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'I wasn’t assaulting him but I also was not helping him': convicted Windsorite provides jury with first-person account of murder

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Ali Al-Shammari is 20 years into a life sentence for the first-degree murder of Thualfikar Alattiya, 41, killed on November 19, 2004.

Al-Shammari,38, is asking a jury – now down to 12 people - to give him a chance to ask for parole five years sooner than sentenced.

It’s called a ‘faint hope hearing’ in the Criminal Code of Canada.

Al-Shammari told the jury his family first emigrated from Kuwait to the United States before the family “walked” through the Detroit-Windsor tunnel to enter Canada when he was a young boy.

He described his upbringing as a “lonely existence” because of the language barrier.

By high school however, Al-Shammari says he was fully fluent in English and had lots of friends in high school.

In the fall of 2004, Al-Shammari says his friends, including one who was 17 at the time, asked for help with a fight.

"(They said) ‘This guy, he's messing with our family and we gotta punch him out," Al-Shammari testified Thursday. “Murder was not on the table at this time.”

Al-Shammari told the jury he did not know who they were assaulting but admitted he did bring his own knife on the morning of Nov. 19 when they called and asked for one specific taxi driver.

It was only after he and his 17-year-old friend got into the cab – Al-Shammari in front, his friend in back – that he realized it was Alantiyya; his fathers’ friend.

Al-Shammari said it was “stunning” how fast the attack and Alantiyya’s subsequent death occurred.

He told the jury his friend started to strangle Alantiyya with a cord from the backseat so Al-Shammari cut the seatbelt so the attack could continue in the backseat.

“I wasn’t assaulting him (Alattiya),” Al-Shammari admitted to the jury. “But I also was not helping him.”

Al-Shammari disputes some trial evidence

Al-Shammari told the jury it was his 17-year-old accomplice who asked for the knife; he did not give the knife to him with an order to “kill him” as presented during his trial in 2007.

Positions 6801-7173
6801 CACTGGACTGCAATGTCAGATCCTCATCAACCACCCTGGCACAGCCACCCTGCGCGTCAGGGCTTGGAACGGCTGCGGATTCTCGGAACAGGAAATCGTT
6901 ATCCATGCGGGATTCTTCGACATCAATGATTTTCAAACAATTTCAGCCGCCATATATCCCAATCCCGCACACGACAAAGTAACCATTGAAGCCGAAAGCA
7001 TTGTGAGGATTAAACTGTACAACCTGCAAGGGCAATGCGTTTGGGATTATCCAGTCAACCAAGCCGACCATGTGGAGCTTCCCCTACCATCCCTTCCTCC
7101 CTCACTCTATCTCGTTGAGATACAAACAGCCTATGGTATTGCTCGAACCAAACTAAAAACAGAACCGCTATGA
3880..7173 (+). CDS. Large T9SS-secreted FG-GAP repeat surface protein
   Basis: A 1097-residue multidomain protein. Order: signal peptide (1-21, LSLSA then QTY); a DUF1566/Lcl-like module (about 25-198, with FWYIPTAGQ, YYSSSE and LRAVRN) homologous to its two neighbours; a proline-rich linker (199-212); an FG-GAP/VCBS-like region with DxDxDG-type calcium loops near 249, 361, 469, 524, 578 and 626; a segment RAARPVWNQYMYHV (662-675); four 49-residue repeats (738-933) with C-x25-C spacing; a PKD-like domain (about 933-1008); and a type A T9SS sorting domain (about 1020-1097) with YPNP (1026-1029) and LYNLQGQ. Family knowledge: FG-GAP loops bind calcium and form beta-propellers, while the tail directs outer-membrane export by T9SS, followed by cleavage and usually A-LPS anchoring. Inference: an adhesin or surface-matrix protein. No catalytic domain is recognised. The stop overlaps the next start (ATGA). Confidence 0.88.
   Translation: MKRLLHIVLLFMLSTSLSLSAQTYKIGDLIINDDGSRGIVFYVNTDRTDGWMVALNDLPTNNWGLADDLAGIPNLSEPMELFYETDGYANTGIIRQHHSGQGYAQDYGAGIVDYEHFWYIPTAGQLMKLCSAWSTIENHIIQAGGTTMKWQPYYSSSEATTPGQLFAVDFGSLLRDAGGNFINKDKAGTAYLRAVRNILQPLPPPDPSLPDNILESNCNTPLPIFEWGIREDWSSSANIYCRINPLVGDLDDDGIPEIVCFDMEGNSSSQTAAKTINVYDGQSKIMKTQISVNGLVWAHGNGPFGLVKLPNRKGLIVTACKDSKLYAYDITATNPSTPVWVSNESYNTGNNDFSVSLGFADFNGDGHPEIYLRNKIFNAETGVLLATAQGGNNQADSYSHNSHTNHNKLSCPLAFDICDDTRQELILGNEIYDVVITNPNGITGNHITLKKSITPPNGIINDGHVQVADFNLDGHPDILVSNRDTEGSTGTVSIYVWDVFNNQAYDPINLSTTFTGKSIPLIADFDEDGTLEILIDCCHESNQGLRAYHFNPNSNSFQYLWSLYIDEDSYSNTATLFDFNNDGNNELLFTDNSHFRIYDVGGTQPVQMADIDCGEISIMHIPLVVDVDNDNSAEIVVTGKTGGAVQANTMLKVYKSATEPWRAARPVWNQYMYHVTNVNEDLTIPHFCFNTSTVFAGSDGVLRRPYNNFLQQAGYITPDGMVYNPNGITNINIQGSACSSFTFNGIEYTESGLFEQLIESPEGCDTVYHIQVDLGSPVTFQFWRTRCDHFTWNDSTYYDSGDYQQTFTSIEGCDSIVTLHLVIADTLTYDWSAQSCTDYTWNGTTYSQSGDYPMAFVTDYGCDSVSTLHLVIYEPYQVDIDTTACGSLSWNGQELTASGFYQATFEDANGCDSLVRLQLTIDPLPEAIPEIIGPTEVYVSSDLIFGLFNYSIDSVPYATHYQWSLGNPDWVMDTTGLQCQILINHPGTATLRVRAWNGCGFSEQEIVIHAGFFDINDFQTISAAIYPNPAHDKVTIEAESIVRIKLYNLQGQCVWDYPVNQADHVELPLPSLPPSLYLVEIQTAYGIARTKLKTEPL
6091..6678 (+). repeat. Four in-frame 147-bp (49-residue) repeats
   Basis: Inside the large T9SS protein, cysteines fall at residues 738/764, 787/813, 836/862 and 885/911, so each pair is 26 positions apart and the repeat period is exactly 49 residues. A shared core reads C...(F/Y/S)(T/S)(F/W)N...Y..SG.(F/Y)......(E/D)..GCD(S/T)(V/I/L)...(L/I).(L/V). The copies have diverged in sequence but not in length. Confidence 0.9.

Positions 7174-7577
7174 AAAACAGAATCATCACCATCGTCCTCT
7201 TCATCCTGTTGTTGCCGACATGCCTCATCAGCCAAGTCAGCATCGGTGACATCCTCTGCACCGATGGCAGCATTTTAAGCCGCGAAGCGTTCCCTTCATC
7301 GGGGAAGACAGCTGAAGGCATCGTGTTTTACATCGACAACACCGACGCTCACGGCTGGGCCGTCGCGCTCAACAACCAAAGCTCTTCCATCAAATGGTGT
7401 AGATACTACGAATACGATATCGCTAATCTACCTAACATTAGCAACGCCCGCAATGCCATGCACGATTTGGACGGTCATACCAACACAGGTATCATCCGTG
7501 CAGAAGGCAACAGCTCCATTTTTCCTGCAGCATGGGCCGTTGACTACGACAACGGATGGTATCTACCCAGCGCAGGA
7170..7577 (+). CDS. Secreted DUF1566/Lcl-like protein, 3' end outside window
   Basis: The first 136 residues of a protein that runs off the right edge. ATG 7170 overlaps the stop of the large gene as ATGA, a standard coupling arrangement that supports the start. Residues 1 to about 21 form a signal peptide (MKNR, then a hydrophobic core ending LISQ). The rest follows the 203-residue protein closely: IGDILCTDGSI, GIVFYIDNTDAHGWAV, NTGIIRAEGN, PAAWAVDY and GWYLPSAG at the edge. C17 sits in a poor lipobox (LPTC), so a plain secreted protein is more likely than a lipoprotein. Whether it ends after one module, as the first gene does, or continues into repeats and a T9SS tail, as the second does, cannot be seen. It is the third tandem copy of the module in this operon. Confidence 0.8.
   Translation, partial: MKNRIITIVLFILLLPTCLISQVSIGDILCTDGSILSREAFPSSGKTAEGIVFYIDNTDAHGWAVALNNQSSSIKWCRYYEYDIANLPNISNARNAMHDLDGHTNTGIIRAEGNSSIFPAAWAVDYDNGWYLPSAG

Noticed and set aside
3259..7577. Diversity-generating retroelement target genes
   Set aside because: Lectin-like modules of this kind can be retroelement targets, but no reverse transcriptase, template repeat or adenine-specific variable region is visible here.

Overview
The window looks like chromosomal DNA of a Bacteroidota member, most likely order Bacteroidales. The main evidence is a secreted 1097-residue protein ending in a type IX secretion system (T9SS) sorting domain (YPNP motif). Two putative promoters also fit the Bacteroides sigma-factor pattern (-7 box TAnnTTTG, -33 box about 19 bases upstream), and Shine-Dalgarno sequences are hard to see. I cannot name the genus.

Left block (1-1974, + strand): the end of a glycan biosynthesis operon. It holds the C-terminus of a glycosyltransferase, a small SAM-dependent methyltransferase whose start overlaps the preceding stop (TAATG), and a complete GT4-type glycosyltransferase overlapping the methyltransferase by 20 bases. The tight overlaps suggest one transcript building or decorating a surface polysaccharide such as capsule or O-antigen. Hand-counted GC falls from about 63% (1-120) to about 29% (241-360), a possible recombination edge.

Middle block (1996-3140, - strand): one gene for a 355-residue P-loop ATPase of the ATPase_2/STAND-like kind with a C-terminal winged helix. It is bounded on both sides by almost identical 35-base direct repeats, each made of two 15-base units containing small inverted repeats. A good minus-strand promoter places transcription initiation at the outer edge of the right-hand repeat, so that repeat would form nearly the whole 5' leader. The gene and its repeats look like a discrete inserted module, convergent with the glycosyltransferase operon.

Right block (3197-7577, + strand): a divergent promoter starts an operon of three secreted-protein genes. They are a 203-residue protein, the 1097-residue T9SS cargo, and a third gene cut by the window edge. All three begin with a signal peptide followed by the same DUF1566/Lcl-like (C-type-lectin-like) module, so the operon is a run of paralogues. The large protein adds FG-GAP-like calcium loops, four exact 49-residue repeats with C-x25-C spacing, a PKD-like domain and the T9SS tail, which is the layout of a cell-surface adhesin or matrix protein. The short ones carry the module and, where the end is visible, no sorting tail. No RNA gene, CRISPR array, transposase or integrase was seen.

“I uttered the remark, ‘We have to kill him?’ as in a question not as a direction,” Al-Shammari testified.

Alantiyya recognized the two men, even though they had ski masks on their faces.

“I know your fathers, shame on you,” Al-Shammari says Alantiyya said to them.

At this point, he alleges his accomplice started to panic.

“He knows us! He knows us! We have to kill him,” Al-Shammari alleges the 17-year-old said.

“I was thinking about myself to be honest. I wasn’t thinking about the victim. I was (wondering) ‘Am I gonna be next? So I better shut my face because this guy is losing his fricking mind,’” Al-Shammari recalled thinking.

He told the jury after the murder, Al-Shammari, the 17-year-old and Mohamed Al Ghazzi, the third accomplice drove to their home to clean up and try to “act normal”.

Al-Shammari said the knife they used was thrown down a sewer drain near a restaurant on Wyandotte Street West.

Al-Shammari told the jury he and Mohamed Al Ghazzi were initially tried together, but the latter pleaded guilty to second-degree murder after he “got a deal” to be a Crown witness.

According to Al-Shammari Al Ghazzi has served his 10-year prison sentence and has since been deported back to Iraq.

Anger and denial in prison

Al-Shammari admitted he was angry about his conviction and in denial about his role in the murder when he was first incarcerated.

Once he entered the federal system however, he told the jury he realized he had a decision to make.

“Who do you want to be? You made a mistake but is this going to define you?” he recalls thinking.

Al-Shammari says he turned to Islam and it’s central tenets; proclaim it, live it, perfect it.

While incarcerated in Kent Institute in British Columbia, he secured prayer mats to organize a Friday prayer services for himself and other Muslim inmates.

“Religion is my foundation,” Al-Shammari testified, telling the jurors he believes he would be dead or a drug addict by now if it were not for his faith.

Throughout his time in prison, Al-Shammari has spent hundreds of hours working on his education, his mental health and his rehabilitation.

The jury has previously learned Al-Shammari has never failed any drug or intoxicant testing.

“I’ve clearly shown I can follow the rules,” he told the jury.

The hearing will resume Friday afternoon with Al-Shammari on cross-examination by Assistant Crown Attorney George Spartinos.

Correction

Correction: The correct spelling is Alattiya, not Alantiyya.

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